Kochi: Come Sunday, and the Kochi-Muziris Biennale will have a new package reeling out in its Artists’ Cinema segment. Seven Malayalam films curated by critic C S Venkiteswaran will be screened from January 20 at the Pavilion in Fort Kochi’s Cabral Yard that is a key venue of the ongoing 108-day art festival.
Titled 'Young Malayalam Cinema', the week-long series features contemporary films from Kerala addressing new-age issues.
The opening movie will be Aedan by Sanju Surendran. The next evening (Jan 21) will show Bilathikuzhal by Vinu Kolichal, Sleeplessly Yours (Jan 22) by Gautham Soorya and Sudeep Elamon, Eeda (Jan 23) by B Ajithkumar, Ee Ma You (Jan 24) by Lijo Jose Pellissery, Prathibhasam (Jan 25) by Vipin Vijay and S Durga (Jan 26) by Sanalkumar Sasidharan.
The 59-year-old curator, a native of Chalakkudi in Thrissur district, says the seven chosen films come from different milieus and terrains, but invariably despair about the present. "All of them are poignantly contemporary in that sense," adds the scholar, who lives in Thiruvananthapuram.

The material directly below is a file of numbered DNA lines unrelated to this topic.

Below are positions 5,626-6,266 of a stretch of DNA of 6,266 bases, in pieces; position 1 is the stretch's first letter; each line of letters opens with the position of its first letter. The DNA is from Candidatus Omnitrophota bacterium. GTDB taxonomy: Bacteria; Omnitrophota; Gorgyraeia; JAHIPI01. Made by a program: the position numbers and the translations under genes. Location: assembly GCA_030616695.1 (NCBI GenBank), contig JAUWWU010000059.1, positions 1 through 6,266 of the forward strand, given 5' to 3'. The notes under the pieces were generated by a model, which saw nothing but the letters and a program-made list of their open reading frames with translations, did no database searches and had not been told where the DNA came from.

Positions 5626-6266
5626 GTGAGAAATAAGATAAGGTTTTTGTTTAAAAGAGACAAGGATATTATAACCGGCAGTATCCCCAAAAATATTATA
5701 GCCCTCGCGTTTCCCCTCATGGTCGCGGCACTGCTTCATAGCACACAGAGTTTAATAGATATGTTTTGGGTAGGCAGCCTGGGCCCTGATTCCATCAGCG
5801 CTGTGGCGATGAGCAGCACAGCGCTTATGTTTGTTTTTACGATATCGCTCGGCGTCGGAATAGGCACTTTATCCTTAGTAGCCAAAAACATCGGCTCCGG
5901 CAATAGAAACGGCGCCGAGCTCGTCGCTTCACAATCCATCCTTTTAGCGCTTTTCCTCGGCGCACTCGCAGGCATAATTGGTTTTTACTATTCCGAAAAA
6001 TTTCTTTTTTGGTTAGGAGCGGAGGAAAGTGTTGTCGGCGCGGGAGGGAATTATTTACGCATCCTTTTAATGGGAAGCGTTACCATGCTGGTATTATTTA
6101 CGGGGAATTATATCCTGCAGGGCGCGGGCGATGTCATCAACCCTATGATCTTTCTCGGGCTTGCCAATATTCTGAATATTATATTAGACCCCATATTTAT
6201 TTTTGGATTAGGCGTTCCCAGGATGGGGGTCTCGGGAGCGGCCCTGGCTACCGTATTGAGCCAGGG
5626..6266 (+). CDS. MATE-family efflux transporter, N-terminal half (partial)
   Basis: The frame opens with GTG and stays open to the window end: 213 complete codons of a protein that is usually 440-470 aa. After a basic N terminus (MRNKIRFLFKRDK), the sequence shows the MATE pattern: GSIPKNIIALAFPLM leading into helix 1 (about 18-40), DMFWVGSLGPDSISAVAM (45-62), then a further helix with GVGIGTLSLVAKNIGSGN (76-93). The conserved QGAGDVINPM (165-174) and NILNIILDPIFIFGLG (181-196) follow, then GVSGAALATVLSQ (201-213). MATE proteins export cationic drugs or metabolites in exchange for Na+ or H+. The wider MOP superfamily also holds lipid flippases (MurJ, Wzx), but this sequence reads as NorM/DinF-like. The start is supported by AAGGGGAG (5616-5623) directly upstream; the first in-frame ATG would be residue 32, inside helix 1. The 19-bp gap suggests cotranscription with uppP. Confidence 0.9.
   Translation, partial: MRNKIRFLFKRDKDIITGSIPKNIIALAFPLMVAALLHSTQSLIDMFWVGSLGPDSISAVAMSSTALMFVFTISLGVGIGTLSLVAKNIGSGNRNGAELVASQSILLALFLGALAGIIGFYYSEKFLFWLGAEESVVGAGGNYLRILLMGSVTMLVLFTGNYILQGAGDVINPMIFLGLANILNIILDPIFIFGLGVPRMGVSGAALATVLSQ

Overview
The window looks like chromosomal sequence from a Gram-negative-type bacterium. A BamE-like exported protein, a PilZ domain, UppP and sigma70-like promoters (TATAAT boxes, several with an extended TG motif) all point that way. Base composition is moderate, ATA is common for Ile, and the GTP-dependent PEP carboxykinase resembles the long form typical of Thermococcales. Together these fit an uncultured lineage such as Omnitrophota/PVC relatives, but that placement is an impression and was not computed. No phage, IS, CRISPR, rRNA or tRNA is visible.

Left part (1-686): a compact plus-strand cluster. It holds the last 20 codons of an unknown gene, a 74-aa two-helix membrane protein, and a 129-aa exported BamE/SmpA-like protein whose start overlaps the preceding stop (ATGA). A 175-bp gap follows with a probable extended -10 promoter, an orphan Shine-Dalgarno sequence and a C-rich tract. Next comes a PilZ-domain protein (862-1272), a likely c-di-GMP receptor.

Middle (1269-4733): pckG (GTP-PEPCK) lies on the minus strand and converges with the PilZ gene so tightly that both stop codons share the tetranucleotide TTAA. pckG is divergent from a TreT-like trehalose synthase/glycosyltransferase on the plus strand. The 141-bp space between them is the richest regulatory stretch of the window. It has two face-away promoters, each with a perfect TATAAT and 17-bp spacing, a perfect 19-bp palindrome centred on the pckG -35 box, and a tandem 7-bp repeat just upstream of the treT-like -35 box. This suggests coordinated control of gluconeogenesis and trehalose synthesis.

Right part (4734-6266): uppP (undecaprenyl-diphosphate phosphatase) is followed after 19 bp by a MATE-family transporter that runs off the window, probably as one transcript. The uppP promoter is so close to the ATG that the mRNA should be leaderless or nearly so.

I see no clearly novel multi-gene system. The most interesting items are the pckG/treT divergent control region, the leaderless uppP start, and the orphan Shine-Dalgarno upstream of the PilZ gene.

While Aedan and Bilathikuzhal reflect upon obscure objects of desire, Eeda and S Durga dissect and interrogate the many layers of violence upon which our society is founded," says the author, a winner of the National Film Award for Best Film Critic in 2009. "If Sleeplessly Yours is a love story or a story about the impossibility of love, Prathibhasam is a contemplation upon the boundaries between worlds, states of being and modes of existence. Ee Ma You is a cry of despair, a nightmare of a movie about a pact between a father and son."
Venkiteswaran, also a documentary filmmaker, says he found inspiration in modern-day Italian philosopher Giorgio Agamben. "Addressing the question 'who is the contemporary?' Agamben muses, 'the ones who call themselves contemporary are only those who do not allow themselves to be blinded by the lights of the century, and so manage to get a glimpse of the shadows of those lights, of their intimate obscurity'."
The Kochi Biennale Foundation (KBF), which is organising the 'Artists' Cinema', notes that Malayalam cinema is largely known for realistic representation of society. "Kerala films have a distinct style of capturing the present-day happenings," notes KBF president Bose Krishnamachari, a well-known artist.
A five-day film series curated by Delhi-based journalist-critic Faizal Khan ended on Friday as part of the Artists’ Cinema at the biennale, which is on till March 29.